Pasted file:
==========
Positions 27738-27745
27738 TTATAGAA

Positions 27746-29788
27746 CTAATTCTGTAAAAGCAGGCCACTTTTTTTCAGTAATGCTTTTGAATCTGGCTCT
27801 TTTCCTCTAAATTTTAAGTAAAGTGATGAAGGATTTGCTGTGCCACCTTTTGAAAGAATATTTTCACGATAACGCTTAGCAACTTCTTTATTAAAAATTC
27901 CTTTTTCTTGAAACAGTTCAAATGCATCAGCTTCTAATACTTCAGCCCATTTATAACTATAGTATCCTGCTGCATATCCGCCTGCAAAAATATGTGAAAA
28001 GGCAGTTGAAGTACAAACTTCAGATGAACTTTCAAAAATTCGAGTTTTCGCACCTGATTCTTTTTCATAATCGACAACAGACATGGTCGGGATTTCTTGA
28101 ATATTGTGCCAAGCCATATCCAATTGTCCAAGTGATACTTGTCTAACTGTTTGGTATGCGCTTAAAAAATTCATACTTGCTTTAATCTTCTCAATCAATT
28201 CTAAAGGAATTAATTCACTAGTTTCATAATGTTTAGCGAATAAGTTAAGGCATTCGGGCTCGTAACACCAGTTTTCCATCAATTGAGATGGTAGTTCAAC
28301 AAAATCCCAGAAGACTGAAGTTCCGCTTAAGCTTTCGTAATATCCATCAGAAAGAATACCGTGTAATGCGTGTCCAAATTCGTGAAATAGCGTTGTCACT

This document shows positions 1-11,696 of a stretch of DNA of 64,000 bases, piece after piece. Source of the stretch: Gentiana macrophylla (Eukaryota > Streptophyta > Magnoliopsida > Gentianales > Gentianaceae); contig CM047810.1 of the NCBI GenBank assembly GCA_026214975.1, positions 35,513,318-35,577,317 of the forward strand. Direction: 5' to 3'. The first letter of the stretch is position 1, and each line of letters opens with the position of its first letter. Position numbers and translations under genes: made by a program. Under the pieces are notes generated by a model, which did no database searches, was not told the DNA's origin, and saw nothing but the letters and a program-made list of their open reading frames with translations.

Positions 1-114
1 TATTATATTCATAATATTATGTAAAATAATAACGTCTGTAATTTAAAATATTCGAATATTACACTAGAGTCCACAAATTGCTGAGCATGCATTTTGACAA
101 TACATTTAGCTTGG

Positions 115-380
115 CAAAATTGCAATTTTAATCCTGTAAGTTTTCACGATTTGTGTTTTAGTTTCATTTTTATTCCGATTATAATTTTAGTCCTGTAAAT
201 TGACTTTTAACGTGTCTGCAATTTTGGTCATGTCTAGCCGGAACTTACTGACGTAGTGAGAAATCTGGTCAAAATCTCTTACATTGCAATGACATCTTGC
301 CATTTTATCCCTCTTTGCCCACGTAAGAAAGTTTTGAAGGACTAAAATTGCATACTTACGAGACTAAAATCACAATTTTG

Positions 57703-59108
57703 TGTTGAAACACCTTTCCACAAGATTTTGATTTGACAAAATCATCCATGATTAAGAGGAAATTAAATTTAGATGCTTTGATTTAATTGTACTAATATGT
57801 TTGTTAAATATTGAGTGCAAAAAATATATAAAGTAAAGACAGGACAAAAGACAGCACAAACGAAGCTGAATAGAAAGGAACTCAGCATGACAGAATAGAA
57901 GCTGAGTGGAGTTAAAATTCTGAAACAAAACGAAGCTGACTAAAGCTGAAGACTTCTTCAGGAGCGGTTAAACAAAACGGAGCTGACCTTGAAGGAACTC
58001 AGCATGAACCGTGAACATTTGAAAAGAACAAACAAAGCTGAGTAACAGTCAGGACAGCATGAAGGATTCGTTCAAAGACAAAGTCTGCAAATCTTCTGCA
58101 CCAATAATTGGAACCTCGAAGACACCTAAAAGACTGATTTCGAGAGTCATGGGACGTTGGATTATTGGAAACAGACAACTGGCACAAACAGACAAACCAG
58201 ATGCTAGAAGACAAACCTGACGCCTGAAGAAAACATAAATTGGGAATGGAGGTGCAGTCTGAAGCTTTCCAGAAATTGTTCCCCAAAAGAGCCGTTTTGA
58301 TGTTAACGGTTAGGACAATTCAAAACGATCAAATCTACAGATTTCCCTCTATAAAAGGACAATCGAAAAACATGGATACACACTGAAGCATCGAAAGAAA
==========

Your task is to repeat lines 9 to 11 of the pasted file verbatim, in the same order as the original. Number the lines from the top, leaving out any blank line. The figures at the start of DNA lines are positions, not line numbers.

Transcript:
28201 CTAAAGGAATTAATTCACTAGTTTCATAATGTTTAGCGAATAAGTTAAGGCATTCGGGCTCGTAACACCAGTTTTCCATCAATTGAGATGGTAGTTCAAC
28301 AAAATCCCAGAAGACTGAAGTTCCGCTTAAGCTTTCGTAATATCCATCAGAAAGAATACCGTGTAATGCGTGTCCAAATTCGTGAAATAGCGTTGTCACT

This document shows positions 1-11,696 of a stretch of DNA of 64,000 bases, piece after piece. Source of the stretch: Gentiana macrophylla (Eukaryota > Streptophyta > Magnoliopsida > Gentianales > Gentianaceae); contig CM047810.1 of the NCBI GenBank assembly GCA_026214975.1, positions 35,513,318-35,577,317 of the forward strand. Direction: 5' to 3'. The first letter of the stretch is position 1, and each line of letters opens with the position of its first letter. Position numbers and translations under genes: made by a program. Under the pieces are notes generated by a model, which did no database searches, was not told the DNA's origin, and saw nothing but the letters and a program-made list of their open reading frames with translations.